Ask Madison: High School Courtship

High School Courtship

Dear Readers,

               The tide seems to have gone out in Madison’s Mailbox, so I fished this old letter, about mermaid-human courtship, out of the archives.

Dear Madison,

I don’t know what to do. My daughter is almost 18 and she’s been seeing this human boy from her high school. He often brings her home from school in his car and people see them walking along the streets or the public beach. Fortunately, she doesn’t have key-card to access the private beach, yet.

The other Saturday, I thought she had gone for a swim with her friends, but instead, she was meeting this human boy at that wretched pizza joint on the East side of Royston. If she just had to do something like that, why couldn’t it be at North End where Carl could keep an eye on her?

I can’t go on like this. My mate has mentioned taking this boy for a one-way swim. Please help me! I don’t want to lose my daughter.

Anguished Mother


Dear Anguished,

                The first thing you need to do is tell that mate of yours to stop making those kinds of threats. The last thing we need is a human boy disappearing from Colony Island. Attention from the media and law enforcement would surely mean the end of our way of life here on the island. The sea is our home but being forced to permanently return there would tear most of us apart.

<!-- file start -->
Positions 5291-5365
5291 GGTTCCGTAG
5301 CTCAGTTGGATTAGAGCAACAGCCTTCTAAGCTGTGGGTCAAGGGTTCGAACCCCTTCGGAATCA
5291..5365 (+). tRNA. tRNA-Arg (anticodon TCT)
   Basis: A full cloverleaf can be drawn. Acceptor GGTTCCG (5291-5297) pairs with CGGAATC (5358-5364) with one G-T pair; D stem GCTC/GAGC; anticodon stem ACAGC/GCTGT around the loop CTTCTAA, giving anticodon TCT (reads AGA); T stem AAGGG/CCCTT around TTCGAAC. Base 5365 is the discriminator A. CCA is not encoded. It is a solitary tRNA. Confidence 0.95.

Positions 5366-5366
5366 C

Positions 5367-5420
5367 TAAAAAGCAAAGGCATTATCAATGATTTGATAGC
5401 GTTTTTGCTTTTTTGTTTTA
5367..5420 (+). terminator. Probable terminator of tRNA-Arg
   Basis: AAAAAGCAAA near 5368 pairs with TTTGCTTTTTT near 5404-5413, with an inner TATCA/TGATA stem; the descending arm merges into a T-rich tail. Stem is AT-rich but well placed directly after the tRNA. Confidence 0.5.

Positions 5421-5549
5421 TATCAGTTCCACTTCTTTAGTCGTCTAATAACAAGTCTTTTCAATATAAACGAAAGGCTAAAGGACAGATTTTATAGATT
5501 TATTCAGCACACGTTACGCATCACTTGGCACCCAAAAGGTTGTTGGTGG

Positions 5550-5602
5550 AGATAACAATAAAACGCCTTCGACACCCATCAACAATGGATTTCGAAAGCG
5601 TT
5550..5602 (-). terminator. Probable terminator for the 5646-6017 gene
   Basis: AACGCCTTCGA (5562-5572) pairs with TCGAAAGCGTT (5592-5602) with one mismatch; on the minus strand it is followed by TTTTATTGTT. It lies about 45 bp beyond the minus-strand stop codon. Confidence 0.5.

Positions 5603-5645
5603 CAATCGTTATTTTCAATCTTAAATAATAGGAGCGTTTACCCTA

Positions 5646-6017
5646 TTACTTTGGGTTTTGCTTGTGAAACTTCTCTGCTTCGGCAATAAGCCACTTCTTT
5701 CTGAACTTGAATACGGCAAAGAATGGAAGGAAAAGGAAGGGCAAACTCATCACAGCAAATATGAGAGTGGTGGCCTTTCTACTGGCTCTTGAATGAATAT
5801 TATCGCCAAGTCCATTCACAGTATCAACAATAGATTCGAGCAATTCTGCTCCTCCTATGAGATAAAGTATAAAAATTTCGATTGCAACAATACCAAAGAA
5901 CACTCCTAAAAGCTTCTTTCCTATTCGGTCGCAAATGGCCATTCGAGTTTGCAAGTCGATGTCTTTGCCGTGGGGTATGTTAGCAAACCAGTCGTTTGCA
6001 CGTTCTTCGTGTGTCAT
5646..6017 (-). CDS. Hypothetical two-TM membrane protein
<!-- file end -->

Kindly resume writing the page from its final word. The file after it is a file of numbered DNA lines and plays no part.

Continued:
No doubt, you’ve heard the old saying that no one comes between a mermaid and her mate. Well, that applies to potential mates, too, and that is just what this boy is; a potential mate. The worst thing you could do is to try and come between them. That will only stiffen her resolve and you will run the very real risk of losing her . . . forever.

                Is this human a good boy? A nice boy? Although some of us still see humans – especially the males – as monsters, many of them are quite decent people, given half a chance. If he is indeed a good boy, then so much the better. Many of the mermaids who fall for humans make the worst choices possible.

                I advise that you ask to meet this boy and learn more about him. You should tell your daughter you are concerned but not necessarily opposed. If you leave things alone, there is always a very good chance that the two of them will go their separate ways after graduation, as life’s currents will begin to carry them in different directions.

                Should your daughter decide to choose him as her mate, remember you and her father have no say in the matter. Instead, wish them a happy life together and hold out hope he will eventually join us here on Colony Island.


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